I’m amazed by the tremendous efforts that reporters and photographers are making to tell the biggest story of our time. The examples below show how journalists are doing great work, whether it’s in the chaotic streets of Baghdad, an Army base, a military hospital or American homes where families navigate the rugged aftermath of war.
The Detroit Free Press has made a strong commitment to telling the story of Michigan’s troops. The Free Press sent writer Joe Swickard and photojournalist David P. Gilkey to Iraq to live with Michigan’s 1st Battalion of the 24th Marine Regiment. Meanwhile, writer John Masson and photojournalist Stephen McGee have covered the Marines’ loved ones on the home front.
The resulting “Michigan’s Band of Brothers” is an impressive look at the different facets of military life. It includes a story about Christmas in Iraq, letters from the troops to their families and coverage of a 22-year-old Marine’s funeral.
In “Iraq’s Young Blood,” Newsweek’s Christian Caryl shows us how Iraqi children are responding to the bloodshed and brutality that has surrounded them. Caryl deftly describes some of the estimated 1 million Iraqi kids whose lives have been damaged by nearly constant strife. The accompanying photo gallery by Khalid Mohammed, Daniel Berehulak, Chris Hondros, Karim Kadim, Wathiq Khuzaie, Ahmad Al-Rubaye, Ghaith Abdul-Ahad and Karim Sahib is haunting.
“In Iraq ‘It’s Us Versus Death,’” by Colin Nickerson of The Boston Globe describes the heroics of a medical unit trying to heal the physical wounds of soldiers and ordinary Iraqis. Nickerson uses heart-wrenching details to show us a day in the chaotic life of the 399th Combat Support Hospital, a Massachusetts-based Army Reserve unit stationed in Mosul.
In this scene toward the end of the story, a surgeon reacts after a patient dies:
For a moment, Hueman seemed lost, stunned. He stripped off his bloody surgical gloves and tossed them toward a trash bin, shaking his head when the latex tangle missed the target.
He took a deep breath, eyes focused nowhere. Then snapped on another pair of gloves. And turned to the next patient.
A slideshow with photos by Dominic Chavez and narration by Lt. Col. Joaquin Cortiella adds to the emotional impact.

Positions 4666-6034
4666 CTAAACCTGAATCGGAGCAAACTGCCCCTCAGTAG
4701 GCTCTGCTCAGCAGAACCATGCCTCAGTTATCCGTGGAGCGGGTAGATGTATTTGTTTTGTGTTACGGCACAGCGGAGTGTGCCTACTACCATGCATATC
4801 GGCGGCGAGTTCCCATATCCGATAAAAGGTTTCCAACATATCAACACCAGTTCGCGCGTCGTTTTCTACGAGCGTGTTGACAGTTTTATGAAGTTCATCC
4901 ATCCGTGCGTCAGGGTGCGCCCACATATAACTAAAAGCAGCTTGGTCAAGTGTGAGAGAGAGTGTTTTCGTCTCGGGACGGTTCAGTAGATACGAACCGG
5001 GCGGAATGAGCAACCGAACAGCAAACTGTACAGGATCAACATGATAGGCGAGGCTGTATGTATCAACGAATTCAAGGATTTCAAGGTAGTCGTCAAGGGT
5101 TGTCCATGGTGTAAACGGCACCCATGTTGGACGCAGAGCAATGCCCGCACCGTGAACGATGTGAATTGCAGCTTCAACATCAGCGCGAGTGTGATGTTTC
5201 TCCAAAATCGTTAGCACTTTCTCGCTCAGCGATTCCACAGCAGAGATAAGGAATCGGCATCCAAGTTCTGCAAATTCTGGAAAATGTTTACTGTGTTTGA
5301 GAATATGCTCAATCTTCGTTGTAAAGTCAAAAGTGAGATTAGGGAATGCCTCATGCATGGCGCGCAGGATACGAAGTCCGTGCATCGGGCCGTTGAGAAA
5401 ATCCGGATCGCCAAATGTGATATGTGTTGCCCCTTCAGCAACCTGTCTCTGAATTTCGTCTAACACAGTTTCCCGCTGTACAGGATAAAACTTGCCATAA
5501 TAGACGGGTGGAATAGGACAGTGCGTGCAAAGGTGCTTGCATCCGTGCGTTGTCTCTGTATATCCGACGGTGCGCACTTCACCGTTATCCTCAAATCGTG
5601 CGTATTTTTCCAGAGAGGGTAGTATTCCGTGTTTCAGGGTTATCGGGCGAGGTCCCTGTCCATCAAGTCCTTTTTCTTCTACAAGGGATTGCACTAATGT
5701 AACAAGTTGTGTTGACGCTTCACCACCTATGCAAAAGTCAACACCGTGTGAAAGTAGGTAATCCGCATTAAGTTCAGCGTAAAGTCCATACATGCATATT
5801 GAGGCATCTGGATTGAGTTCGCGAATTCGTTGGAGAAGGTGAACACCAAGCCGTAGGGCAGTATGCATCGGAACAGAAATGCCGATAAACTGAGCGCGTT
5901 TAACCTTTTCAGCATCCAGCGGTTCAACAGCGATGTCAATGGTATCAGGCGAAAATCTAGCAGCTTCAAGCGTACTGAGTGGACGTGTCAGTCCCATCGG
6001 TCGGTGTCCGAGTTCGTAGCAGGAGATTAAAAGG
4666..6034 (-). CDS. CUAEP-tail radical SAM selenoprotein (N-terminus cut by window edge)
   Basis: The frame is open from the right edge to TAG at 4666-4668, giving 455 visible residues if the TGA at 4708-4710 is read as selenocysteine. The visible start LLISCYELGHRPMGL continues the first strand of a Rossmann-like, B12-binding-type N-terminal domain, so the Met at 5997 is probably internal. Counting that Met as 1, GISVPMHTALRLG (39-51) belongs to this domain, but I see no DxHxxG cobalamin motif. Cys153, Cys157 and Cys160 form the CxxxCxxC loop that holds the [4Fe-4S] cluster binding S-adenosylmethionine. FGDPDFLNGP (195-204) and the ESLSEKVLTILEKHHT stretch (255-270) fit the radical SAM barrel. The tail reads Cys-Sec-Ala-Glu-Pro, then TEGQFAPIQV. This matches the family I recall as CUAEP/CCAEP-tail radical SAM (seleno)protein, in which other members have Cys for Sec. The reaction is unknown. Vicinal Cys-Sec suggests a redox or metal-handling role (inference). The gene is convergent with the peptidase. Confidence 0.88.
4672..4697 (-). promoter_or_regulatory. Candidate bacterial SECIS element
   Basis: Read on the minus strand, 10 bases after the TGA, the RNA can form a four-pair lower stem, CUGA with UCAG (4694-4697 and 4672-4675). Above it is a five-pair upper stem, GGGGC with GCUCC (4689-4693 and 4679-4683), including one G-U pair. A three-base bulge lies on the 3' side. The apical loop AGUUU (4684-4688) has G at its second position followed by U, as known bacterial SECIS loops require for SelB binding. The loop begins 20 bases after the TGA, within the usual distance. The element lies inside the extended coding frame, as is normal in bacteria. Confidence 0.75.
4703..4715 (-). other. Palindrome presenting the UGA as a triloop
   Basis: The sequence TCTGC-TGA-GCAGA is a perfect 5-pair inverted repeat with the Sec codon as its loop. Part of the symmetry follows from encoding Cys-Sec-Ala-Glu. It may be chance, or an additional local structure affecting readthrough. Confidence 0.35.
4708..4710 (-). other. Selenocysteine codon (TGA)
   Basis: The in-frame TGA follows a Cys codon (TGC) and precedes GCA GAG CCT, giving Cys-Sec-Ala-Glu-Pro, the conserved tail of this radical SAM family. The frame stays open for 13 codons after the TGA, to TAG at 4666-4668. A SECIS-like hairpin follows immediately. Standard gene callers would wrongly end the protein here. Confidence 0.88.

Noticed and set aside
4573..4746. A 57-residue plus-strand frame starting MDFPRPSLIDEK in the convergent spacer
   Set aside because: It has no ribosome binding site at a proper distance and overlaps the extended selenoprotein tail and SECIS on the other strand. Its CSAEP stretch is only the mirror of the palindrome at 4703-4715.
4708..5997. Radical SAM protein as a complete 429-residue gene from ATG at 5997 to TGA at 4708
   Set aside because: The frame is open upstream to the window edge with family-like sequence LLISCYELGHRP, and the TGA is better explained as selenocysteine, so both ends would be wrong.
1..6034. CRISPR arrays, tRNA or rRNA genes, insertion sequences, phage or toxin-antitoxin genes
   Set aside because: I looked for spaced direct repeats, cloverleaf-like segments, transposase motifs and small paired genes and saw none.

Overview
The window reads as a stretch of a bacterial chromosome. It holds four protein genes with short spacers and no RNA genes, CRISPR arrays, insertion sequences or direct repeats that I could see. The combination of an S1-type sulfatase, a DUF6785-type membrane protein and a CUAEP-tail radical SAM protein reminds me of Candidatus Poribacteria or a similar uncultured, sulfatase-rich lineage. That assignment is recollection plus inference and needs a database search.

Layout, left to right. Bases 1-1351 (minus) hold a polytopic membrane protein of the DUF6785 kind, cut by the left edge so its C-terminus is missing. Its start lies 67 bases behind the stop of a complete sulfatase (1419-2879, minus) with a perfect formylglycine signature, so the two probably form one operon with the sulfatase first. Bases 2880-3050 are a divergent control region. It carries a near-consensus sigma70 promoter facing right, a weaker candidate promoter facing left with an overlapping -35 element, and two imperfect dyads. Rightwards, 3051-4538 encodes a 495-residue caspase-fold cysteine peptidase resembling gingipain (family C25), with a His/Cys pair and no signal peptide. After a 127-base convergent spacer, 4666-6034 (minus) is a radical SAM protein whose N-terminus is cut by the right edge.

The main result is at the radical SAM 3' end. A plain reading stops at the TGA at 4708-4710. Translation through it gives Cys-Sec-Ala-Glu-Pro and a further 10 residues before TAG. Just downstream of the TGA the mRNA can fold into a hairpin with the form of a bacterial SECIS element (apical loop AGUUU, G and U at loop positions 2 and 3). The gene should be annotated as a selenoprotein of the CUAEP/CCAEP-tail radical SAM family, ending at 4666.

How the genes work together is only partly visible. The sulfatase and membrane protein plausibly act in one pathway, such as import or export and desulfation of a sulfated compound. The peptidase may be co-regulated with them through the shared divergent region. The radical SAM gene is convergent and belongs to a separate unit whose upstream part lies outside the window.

Daniel Zwerdling of NPR reports that the emotional pain of soldiers is sometimes ignored when they come home. His “ Soldiers Say Army Ignores, Punishes Mental Anguish” describes how officials at the Army’s Fort Carson often fail to take care of the nearly one out of every four soldiers who returns from Iraq with serious mental health problems. Zwerdling details how some soldiers with severe symptoms of post-traumatic stress disorder are told they must wait more than a month for help and are hazed by their sergeants.
Andrea Gurwitt of the Herald News in northern New Jersey writes about what it’s like for the families of soldiers living with post-traumatic stress disorder. Her “Casualties of War” introduces us to Joseph Villabol, who returned from Iraq with severe symptoms of stress, and the family that struggles to heal him. She shows how Joseph and his wife desperately try to keep their marriage together. Gurwitt mixes vivid descriptions of the family’s frayed life at home with explanations of how and why post-traumatic stress disorder occurs.
The November/December issue of the Columbia Journalism Review contains an astounding collection of first-hand accounts from reporters and photographers in Iraq. “Into the Abyss — Reporting Iraq 2003-2006: an Oral History” shares the stories and observations of 47 journalists who’ve covered the war. I first picked up the article thinking I would skim it, but from the first word by Dexter Filkins of The New York Times through the last vignette by Chris Hondros of Getty Images, I was hooked.
Read these masterpieces and more: http://spj.org/blog/blogs/newsgems/